The question becomes, after all the anniversary singing and cheering and praying and offerings and eating and dancing, what do you do in 2024?
How can you follow a festival that was years in the making?
The answer is: you host the 101st in keeping with the feast’s guiding lights — faith, fellowship and philanthropy.
“The principles (the Society) was founded on are the same principles today,” Palmisano said earlier. “Keeping the traditions alive — of our Italian culture and our faith in the martyred saints.”
More riders, more drivers, more buses
The Merrimack Valley Regional Transit Authority’s ridership climbed in 2023, eclipsing pre-pandemic numbers.
In November 2023 ridership was 236,788. That’s 54% greater than the pre-COVID ridership in November 2020 of 153,925. November 2023 paratransit ridership was 8,662. That’s 19% greater than the pre-COVID ridership for November 2020.
All MeVa rides are free.
In addition, the transit authority more than met its bus driver staffing goal in 2023.
MeVa has 87 fixed-route bus drivers and 31 paratransit van drivers. In both cases, the largest workforce in its history.
Meanwhile, MeVa has expanded bus service on Saturday and will return Sunday service starting Jan. 2.
Sunday rides will be on the hour from 9 a.m. to 5 p.m. on seven, high demand routes: Lawrence-Haverhill via The Loop/Pleasant Valley Street; Andover via South Broadway; Woodridge via Colonial Heights/ North Andover Mall; Methuen Square via Broadway; Plaistow via Main Street and North Avenue; Haverhill-Salisbury Beach via Amesbury; and Lawrence-Lowell.
MeVa also announced a new service for transporting veterans and families to the Bedford Veterans Hospital on Wednesdays and Fridays, by reservation. The MeVa mini van will depart in the morning and return in the afternoon on a flexible schedule based on appointment times.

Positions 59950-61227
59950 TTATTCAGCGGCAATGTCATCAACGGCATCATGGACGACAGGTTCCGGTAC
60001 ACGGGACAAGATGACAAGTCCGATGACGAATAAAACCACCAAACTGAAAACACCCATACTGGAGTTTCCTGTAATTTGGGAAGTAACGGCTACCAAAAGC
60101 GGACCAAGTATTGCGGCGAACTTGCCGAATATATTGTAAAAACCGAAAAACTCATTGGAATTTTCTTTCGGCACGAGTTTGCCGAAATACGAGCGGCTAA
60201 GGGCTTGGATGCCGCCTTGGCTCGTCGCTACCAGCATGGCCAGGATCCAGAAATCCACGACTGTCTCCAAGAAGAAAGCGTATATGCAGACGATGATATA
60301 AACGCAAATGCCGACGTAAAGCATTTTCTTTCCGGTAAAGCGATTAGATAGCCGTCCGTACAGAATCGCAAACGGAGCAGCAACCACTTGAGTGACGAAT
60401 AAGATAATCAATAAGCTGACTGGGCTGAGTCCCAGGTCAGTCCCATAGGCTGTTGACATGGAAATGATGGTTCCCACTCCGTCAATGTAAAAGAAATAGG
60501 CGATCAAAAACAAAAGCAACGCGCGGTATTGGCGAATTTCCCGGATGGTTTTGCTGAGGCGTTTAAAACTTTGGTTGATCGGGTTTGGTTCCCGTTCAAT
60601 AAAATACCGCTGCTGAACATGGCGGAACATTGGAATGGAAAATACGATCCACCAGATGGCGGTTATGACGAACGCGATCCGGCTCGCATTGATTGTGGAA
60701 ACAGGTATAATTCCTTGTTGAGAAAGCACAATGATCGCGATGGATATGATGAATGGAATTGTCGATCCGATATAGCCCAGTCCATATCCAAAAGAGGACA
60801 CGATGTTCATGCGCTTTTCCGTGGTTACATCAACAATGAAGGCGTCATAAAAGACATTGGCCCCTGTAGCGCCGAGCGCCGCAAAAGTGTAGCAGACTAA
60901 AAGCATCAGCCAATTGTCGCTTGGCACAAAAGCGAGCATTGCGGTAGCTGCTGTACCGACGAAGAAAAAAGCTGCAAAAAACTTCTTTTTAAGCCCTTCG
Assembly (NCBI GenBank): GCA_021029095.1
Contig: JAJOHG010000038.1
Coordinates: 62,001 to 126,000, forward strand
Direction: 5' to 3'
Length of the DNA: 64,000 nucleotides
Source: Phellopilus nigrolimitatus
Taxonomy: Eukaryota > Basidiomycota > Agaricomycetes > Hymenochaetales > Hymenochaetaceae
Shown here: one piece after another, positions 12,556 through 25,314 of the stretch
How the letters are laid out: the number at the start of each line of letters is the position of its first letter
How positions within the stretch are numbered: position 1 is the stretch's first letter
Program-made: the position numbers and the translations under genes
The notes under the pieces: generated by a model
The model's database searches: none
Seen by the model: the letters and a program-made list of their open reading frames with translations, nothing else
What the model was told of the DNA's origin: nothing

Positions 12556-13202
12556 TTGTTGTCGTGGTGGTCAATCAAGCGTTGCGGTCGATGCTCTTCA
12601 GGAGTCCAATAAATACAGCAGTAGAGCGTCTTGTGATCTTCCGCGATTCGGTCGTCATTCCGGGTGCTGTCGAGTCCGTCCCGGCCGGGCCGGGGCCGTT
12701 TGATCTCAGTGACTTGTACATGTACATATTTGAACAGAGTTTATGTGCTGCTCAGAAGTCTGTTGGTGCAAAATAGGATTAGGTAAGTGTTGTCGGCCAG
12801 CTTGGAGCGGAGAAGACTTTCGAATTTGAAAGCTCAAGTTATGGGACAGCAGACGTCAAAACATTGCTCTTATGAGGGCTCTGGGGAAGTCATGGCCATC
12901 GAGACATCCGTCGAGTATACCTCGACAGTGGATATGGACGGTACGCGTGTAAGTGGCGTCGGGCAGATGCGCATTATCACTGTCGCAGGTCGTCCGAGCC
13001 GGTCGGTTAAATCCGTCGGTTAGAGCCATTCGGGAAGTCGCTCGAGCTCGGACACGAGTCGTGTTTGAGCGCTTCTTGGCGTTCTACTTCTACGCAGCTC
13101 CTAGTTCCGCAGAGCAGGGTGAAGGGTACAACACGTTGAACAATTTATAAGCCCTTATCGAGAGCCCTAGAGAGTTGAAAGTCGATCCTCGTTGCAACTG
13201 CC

On our feet in 2023
Creaky bones and couch-softened derrieres rose to their feet in 2023 and danced like it was 2019, 1999 or any year before the pandemic’s fearful descent in 2020.
Three years later, emboldened Merrimack Valley studios have survived the social distancing, six feet of separation and silent rooms.
Dance schools, community centers and troupes have regained their rightful place on the floor and through the air in classes and performances.
Look around in grocery store aisles and elevators, at bus stops, restaurants and banks and, on occasion, see people do a little two-step or twirl or, if you are lucky, a tap and slide.
The Eagle-Tribune celebrated the return to movement in 2023 with its 10-part series Valley Dance.
Its reporter and photographers explored, discovered and shared the region’s rich and enduring dance heritage as well as its venturing into new forms and means of expression.
The stories celebrated Bachata, Street, Square, Indian, Tap, Swing, Team, Rhythmic and Ballet dancing as well as a dancer’s entrepreneurial vision to support the art in heels.
In the year ahead we hope to continue the exploration by profiling other styles in the world of dance underfoot in the Valley.
Hydro review continues
The past year marked the start of the license renewal application for a Lawrence hydro-power operation with implications for the city’s future.
The license holder is the Essex Company, a subsidiary of Patriot Hydro, owned by LS Power.
Earlier this year Essex announced plans to re-license its 16 MW hydro-electric plant, powered by the Merrimack River at the Great Dam.
The current license, issued in 1978, was granted for 50 years. The renewal would be for 30-50 years.
Essex also owns the 900-foot Great Dam and two historic canals in Lawrence.
In September, the Federal Energy Regulatory Commission toured the hydro-plant, historic structures on the property and the two canals.
Also, the Washington, D.C.-based FERC hosted two public hearings and took comments from those whose interests include safeguarding fish, water quality and the canals’ condition.
Among them were history minded residents, elected officials, health and environmental advocates and fish and wildlife biologists.
The Essex Company submitted a proposed studies plan for reviewing its final application, due in 2026.
Meanwhile, the pre-application review provides for public questions and comments.
The next opportunities are Jan. 4 and 5, 9 a.m.- 4 p.m. at the Elks Lodge, 652 Andover St., Lawrence, to comment on Essex’s proposed studies.
For more information contact Kevin Webb at (978) 935-6039 or firstname.lastname@example.org.